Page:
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    Egypt's Era of Self-Sufficiency Nears



Egypt is facing a widening gas deficit, although it now has the means to turn this into a surplus, if the right policies are adopted.

by: Charles Ellinas

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Egypt's Era of Self-Sufficiency Nears

Egypt may be facing a widening gas deficit, but it has the means to turn a shortage into a surplus, if the right policies are adopted. Last year the government plugged the 7bn m³ shortfall in domestic production with imports of relatively expensive LNG, and the oil minister said recently that Egypt is facing an estimated $8bn on energy imports this fiscal year – a drain on the country. Without new oil and gas production this will increase.

Gas production could go down from a projected 42bn m³ this year – compared with demand of 52bn m³ – to 15bn m³/yr in ten years, as most of Egypt’s existing oil and gas wells are either at maturity or beginning to decline in yield. By that point, demand could be above 65bn m³/yr.

However, the giant Zohr field and a number of new gas-field developments, spurred on by the new gas prices negotiated recently between the Egyptian government and producers, are coming to the rescue, with the UK major BP and Italian Eni leading the way.

A combination of a switch to renewables, reduction of subsidies, higher gas prices and an awareness campaign by the Egyptian government on ways to rationalize energy consumption may also help stem the rampant increase in demand.

Egypt’s hydrocarbons are produced in: the Western Desert, Eastern Desert, the Mediterranean Sea, Upper Egypt, Nile Delta, Gulf of Suez, and the Sinai Peninsula. Gas reserves are expected to grow mostly due to discoveries in the Mediterranean and the Western Desert. While Zohr has grabbed the headlines, most of Egypt’s oil and gas is produced from relatively small fields that are tied into regional gathering systems.

Egypt has revamped its energy sector strategy and is on a drive to increase oil and gas production. It is dealing with the crippling problem of energy subsidies, it is signing new exploration contracts, and has renegotiated new and higher gas prices, between $4 and $5.88/mn Btu that have prompted gas companies to speed up project development.

BP, Eni and others operating in Egypt stand to gain from this new pricing regime, which has become a massive incentive to develop new projects. And with a gas-hungry domestic market, they do not have to look far or hard to find end-consumers. Through its unused LNG plants, Egypt also has the capability to export excess production. Provided also the security and fiscal situation improves, so that Egypt can catch up and keep up payments for gas, producers have huge growth potential there.

New gas projects

Last year, Eni announced the discovery of the giant 100 km² gasfield Zohr, in the Shorouk block about 190 km offshore and close to the border of Egypt’s exclusive economic zone with Cyprus. Zohr was drilled to a total depth of 4,130 m, in 1450m of water. It is estimated to hold about 850bn m³ gas. This was confirmed by the first two appraisal wells just completed, which showed there may even be as much as 20% upside in comparison to original estimates. Zohr was discovered in a Miocene carbonate formation with excellent reservoir characteristics with a 630 m hydrocarbon column and 400 m net pay.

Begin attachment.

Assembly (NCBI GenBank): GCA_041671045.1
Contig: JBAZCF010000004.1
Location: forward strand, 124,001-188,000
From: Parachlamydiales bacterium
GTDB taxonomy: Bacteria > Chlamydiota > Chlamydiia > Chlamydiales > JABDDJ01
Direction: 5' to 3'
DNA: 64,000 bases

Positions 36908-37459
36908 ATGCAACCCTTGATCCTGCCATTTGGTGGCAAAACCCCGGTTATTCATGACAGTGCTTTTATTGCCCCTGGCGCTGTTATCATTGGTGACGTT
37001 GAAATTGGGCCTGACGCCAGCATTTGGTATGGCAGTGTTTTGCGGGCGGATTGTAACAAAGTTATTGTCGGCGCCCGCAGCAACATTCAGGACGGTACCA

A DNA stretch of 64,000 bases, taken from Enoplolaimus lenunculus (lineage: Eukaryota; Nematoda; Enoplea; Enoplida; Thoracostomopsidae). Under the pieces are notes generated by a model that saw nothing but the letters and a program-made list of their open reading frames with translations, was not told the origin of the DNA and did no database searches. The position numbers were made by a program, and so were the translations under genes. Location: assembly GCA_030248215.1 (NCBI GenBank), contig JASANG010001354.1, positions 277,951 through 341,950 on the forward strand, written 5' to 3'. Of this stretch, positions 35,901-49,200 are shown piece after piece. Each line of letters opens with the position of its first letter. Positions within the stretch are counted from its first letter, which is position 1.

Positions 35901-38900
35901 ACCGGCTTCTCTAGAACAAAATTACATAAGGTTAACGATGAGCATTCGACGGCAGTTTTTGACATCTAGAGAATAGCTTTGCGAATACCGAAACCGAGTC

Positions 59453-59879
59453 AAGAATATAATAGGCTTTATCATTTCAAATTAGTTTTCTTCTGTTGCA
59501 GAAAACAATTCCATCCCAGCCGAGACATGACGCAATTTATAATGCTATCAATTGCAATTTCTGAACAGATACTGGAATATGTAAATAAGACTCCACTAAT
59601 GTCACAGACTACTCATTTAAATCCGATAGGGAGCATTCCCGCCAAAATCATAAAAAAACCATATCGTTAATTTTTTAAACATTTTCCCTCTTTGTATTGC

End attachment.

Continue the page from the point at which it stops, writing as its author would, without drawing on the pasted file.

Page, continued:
Eni plans to drill six appraisal wells by the end of the year, including a dedicated well to test out a deeper Cretaceous prospect. Based on evaluation of seismic data, Eni indicated that this may hold another 280bn m³ of gas.

Encouraged by an attractive gas price of $5.88/mn Btu, Eni and the Egyptian government agreed a fast-track development plan that will bring Zohr online by the end of 2017 with an agreed initial production of 10bn m³/yr, to reach a plateau of about 27bn m³/yr when full production is achieved by 2019, for a total investment of about $12bn. Eni’s CEO Claudio Descalzi confirmed that civil works have already started and said Zohr gas will be "mainly sold on the Egyptian market." But he noted that Egypt's two LNG export terminals have enough spare capacity to enable some Zohr gas to be liquefied for export, especially if Eni discovers more gas beneath Zohr.

Eni, as the operator, and BP are also expanding development of Abu Madi West block in the Nile Delta through Nidoco North 1X in the Nooros prospect, having been successful with Nidoco NW3 late 2015. They plan to increase output this year initially to 45,000 boe/d and later to 60,000 boe/d by drilling additional development wells. Eni has also identified significant additional potential in this area, which will be tested with two exploration wells.

The $12bn West Nile Delta (WND) Project involves the development of gas and condensate fields located about 65-85 km off the coast of Alexandria. BP, as the operator, and DEA – now owned by Russian investment vehicle Letter One – have started work on phase I, which involves the development of five fields: Taurus, Libra, Giza, Fayoum and Raven. They are to produce over 140bn m³ of gas and 55mn barrels of condensate. First production is expected to start in 2017, with peak production expected to reach 12.5bn m³/yr of gas, which is about 30% of Egypt's present gas production.

WND also includes other discoveries: the Maadi, Viper, Ruby, Polaris and Hodoa fields, which will be further explored and developed in later phases. These are expected to produce another 140bn m³ to 200bn m³ gas, potentially adding another 12bn m³/yr to 16bn m³/yr to the Egyptian gas grid.

BP is also accelerating development of the 42bn m³ Atoll gasfield in the North Damietta Offshore Concession in the East Nile Delta, with production expected to start in 2017. This is expected to add another 2.5bn m³/yr to Egypt’s gas grid.